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National Art Education Society Honors Busbea
“She has taught me so much about what a good teacher looks like."
Dr. Stephanie Busbea, who has taught for more than a decade, received the Preservice Chapter Sponsor Award of Excellence from the National Art Education Association (NAEA). The award is reserved for those who are active sponsors of the preservice chapter and who are devoted to the promotion of future professionals in the society. A fellow Mississippi art teacher who recognized the time and effort Busbea devoted to her students nominated her during the fall semester. She received the award at the National Art Convention in New York City on March 4 at the Higher Education Awards Ceremony, alongside several of her art education students. In addition to this, the NAEA honored her with the Mary Quinn Dix Leadership Award during the Mississippi Art Education Association Awards ceremony on Nov. 12, 2021.
Busbea’s passion for art began early. She had a natural ability to draw realistic pieces as a child, and her family enrolled her in art classes at a young age. Through this creative outlet, she met many mentors. “One of my favorite mentors, Charlott Jones, was a teacher I took art from in elementary school, and she was my advisor in college,” she said. In 1987, the two traveled together to NAEA’s conventions. “When I became coordinator for art education at Mississippi College, I started taking my students to the conventions. It really makes a difference in students’ lives and that’s why I keep doing it.”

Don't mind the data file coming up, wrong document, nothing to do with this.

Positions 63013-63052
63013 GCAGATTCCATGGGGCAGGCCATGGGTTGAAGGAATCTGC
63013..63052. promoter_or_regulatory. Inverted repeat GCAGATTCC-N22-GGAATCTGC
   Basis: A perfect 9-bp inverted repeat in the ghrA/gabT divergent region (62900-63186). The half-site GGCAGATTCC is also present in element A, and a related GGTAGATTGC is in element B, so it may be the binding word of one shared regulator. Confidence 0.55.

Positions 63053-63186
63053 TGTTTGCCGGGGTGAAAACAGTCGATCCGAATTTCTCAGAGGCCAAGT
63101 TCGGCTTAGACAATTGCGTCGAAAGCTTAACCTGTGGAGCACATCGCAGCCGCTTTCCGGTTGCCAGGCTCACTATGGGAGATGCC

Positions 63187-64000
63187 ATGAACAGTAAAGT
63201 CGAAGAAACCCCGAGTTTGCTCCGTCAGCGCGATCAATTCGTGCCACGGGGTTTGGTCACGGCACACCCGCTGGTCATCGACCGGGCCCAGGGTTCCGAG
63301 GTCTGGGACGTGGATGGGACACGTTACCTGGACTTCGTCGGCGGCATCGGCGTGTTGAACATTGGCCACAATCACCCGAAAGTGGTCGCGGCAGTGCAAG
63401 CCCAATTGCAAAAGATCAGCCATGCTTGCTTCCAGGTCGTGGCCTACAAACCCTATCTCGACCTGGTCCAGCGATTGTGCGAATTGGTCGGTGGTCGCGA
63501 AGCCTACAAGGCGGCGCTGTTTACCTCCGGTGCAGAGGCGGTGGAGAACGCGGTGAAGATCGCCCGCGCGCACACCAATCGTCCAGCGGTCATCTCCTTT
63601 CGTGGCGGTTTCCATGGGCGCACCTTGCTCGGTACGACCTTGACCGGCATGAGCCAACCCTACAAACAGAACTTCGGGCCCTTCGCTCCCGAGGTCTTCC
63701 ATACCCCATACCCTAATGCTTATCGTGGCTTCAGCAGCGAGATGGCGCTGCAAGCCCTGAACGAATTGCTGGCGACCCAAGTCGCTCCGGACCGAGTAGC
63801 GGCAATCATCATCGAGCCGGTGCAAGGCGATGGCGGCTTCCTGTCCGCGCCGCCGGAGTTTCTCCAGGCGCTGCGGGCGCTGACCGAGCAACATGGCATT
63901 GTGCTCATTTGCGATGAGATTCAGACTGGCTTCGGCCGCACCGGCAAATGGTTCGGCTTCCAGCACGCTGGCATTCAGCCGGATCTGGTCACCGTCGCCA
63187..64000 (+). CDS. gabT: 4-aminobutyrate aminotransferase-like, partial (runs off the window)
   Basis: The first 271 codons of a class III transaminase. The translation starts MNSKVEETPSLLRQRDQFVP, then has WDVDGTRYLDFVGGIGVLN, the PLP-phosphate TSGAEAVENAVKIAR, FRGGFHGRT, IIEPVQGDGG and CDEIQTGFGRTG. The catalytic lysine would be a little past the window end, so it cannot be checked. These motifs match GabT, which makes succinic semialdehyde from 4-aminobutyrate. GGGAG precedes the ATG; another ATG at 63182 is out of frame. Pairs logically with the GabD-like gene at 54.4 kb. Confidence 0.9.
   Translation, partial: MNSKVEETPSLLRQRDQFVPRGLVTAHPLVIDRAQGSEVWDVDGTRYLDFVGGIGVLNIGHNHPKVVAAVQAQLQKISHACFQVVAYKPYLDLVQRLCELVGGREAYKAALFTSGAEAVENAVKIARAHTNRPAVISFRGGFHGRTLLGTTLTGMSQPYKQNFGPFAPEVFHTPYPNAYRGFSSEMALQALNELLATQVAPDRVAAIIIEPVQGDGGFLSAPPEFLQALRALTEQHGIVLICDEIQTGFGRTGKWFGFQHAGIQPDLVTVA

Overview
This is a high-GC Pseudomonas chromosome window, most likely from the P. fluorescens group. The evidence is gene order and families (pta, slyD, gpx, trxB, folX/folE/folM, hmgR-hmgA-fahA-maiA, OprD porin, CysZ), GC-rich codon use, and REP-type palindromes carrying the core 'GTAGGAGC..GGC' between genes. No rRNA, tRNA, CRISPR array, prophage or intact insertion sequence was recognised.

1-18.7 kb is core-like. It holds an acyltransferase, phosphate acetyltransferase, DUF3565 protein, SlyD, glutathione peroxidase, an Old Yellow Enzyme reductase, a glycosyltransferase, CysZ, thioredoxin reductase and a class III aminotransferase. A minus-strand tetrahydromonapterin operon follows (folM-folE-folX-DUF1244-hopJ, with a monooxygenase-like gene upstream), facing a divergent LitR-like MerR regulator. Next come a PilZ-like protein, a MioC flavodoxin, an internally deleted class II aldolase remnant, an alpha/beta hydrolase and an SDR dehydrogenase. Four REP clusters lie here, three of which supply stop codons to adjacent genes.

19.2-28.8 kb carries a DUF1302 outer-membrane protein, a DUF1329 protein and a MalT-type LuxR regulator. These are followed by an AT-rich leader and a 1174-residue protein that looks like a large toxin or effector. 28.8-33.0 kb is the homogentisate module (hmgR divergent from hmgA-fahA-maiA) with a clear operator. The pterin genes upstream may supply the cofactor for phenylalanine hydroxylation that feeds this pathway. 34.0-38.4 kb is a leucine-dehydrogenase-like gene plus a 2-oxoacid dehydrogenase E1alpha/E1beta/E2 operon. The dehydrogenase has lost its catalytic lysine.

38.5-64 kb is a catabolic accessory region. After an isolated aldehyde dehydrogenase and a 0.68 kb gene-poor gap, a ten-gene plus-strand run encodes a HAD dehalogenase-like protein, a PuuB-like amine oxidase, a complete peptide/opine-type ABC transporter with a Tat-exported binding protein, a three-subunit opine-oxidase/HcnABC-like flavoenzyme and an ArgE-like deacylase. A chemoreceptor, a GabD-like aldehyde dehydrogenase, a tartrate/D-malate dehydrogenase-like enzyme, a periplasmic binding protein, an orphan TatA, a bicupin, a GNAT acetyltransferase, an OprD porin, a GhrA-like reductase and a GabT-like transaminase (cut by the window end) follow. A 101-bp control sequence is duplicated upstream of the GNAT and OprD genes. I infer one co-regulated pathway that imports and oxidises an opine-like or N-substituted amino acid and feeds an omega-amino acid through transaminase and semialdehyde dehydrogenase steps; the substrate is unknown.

Busbea received her undergraduate degree in art education from Arkansas State University, and went on to gain her master’s from the University of Georgia and Ph. D. from the University of Texas. In 1990, she began her teaching occupation at elementary schools in Arkansas. It wasn’t long before she moved up into instructing middle schoolers and high schoolers. “I always knew I wanted to train up art teachers. Seeing them go from freshmen to student teachers to new teachers to mentor teachers–I love seeing them do that. That’s my joy,” she said. “They’re my girls. They’re like family to me.”
Busbea’s art students are inspired daily by her passion for teaching. “She’s able to teach us so much because she has experience in many art forms. She has made me a better artist and I hope to teach like her one day,” Dani Henderson, a senior art education major, said.
Corrie Lee, a junior art education major who accompanied Busbea and Henderson to the New York Convention, is grateful for the opportunity to learn under Busbea. “She has taught me so much about what a good teacher looks like. I have truly learned so much from her academically and relationally, in the way she interacts with her students and exemplifies what a teacher should be,” she said.
Besides teaching others how to create beautiful art, the MC art professor enjoys embarking on projects of her own. One of her current projects is an art series based on fiber artist Anni Albers’s works. Albers, a 20th century student from the Bauhaus art school in Germany, was not allowed to work in the wood or glass shop because she was a female. As a result, she worked mainly through textiles and fibers. Busbea has extended her own interpretation to include wood, glass, and metal.